At a recent Sitecore UK User Group Wesley Lomax and I presented on how to resolve technical debts in Sitecore implementations. With the release of the Helix principles last year a lot of preexisting Sitecore implementations are now facing the challenge of moving to these principles but are hindered by a load of technical debt.
For enterprise level implementations, it’s going to feel like an insurmountable challenge – refactoring and correcting a colossal codebase and it’s Information Architecture (IA). It’s all probably been in development for years by multiple developers with multiple design patterns. On top of that add technical and business constraints, maintaining Business-as-usual, and still delivering projects? Fixing and updating legacy implementation soon seems like an impossible task.
I recently moved from agency to client-side this year and I have tackled this exact problem so I wanted to share some of my experiences to help others out.
It’s a new year! And fresh from a short break from the blog, to focus on presenting at the xDB training course in New Orleans and Sitecore User Group in Cardiff, I’m back. So let’s get to it!
I talk a lot about the value of extending xDB to store data relevant to the client and how to surface that data for Content Editors to use. I now want to cover how to use that data on a grand scale. From accessing that data for all your contacts in a performant way. Then using that data to create lists of similar contacts based on their interactions. Finally allowing you to target groups of individuals with relevant email communications, via EXM, or synchronize with a CRM (more on that in a future blog).
Sitecore 8.2 has been released and it brings a new option for publishing Sitecore Items – Sitecore Publishing Service. This is a feature that my brother Mike Robbins worked on and been so tight lipped about, so it only makes sense for me to dig in to see what it’s all about.
Quite a few of the clients I have worked with lately have asked about implementing Gated Content. Not Gated Pages – preventing access to pages requiring an account and roles but gated areas on an actual page. Essentially requiring a site visitor to give up some information about themselves before gaining access to some content.
This actually a good thing in Sitecore because we can request the visitor’s email address so that we can identify them in xDB. Meaning more and more of our Site visitors will be uniquely identified, tracked and ultimately targeted with personalised experiences.
For a while now I’ve been writing about collecting and displaying data unique to a client in Sitecore’s Experience Profile. What went hand in hand with that is the use of Sitecore Goals and Outcomes – giving a business value, sometimes monetary, to actions performed on the site. The Experience Profile currently shows the goals for each Contact.
However, beyond the goal being registered we don’t know the context in which the goal was met. Wouldn’t it be great if we knew WHAT was added to the basket when the ‘Add to Basket’ goal was registered?
Part 2 – The Experience Profile App
Sitecore’s Experience Profile shows a detailed breakdown of each Contact (visitor of the site) and is built using Sitecore’s SPEAK, so to modify the app it we are going need to use the Sitecore Rocks Visual Studio Extension. To refresh, here is an overview of what we’re trying to achieve.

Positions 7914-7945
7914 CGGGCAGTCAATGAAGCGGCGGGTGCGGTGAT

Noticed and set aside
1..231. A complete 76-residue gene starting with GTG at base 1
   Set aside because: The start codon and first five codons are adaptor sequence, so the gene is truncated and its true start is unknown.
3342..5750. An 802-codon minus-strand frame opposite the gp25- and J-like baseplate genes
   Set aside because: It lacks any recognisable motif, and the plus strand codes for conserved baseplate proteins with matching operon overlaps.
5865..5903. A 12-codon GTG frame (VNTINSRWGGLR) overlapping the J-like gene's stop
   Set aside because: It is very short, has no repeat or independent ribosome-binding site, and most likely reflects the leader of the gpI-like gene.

We’re going to create a new Tab on the Experience Profile App for our Interaction Facet we built previously, the Tab will show the actions the User has completed on the site which are unique to the client. Within that Tab we have a collection of Sub Tabs, one for each Element of the Facet, e.g. Sample Orders, Videos Played etc. Then each Sub Tab has a Panel to display the data.
Part 1 – ExperienceProfileContactViews Pipeline
I’ve been writing this series on Sitecore xDB, Contacts and the Experience Profile for a while now. I’ve been covering how to identify Contacts for Sitecore’s Experience Database (xDB) and how to extend xDB so it can hold custom data.
This time I’m going to explain how to surface that useful BIG DATA you extended xDB to hold so that it is accessible to Content Editors. This is a large topic so I’ll be splitting it between two posts, this first part will focus on the ExperienceProfileContactViewsPipeline which retrieves the data in a format that the Experience Profile can use.
It’s worth noting that I figured most of this out by just jumping into it, decompiling code and a reasonable amount trial and error. Just take that into consideration 🙂
In my previous post I explained how to extend Sitecore’s Experience Database so that you can store custom data against each Contact (visitor) of your site. I also recently posted about updating an xDB Contact with basic information. This post will explain how to uniquely identify Contacts from one another and how to merge Contacts, and their data, once you have determined that they are the same User. Continue reading
This is a quick, short and sharp post covering how to add data to Contacts in xDB, specifically to the Facets and Elements that come with Sitecore out-of-the-box. This post is to provide additional info to that goes with recent posts covering how to identify and merge Contacts in xDB and how to extend xDB to store custom data.
It’s about time we start doing with Experience Database. Out of the box, xDB is awesome for collecting general data such as name, address, contact details etc and that’s really useful. But how about we take it to another level; store specific information to the website, the client and the interactions of the visitor.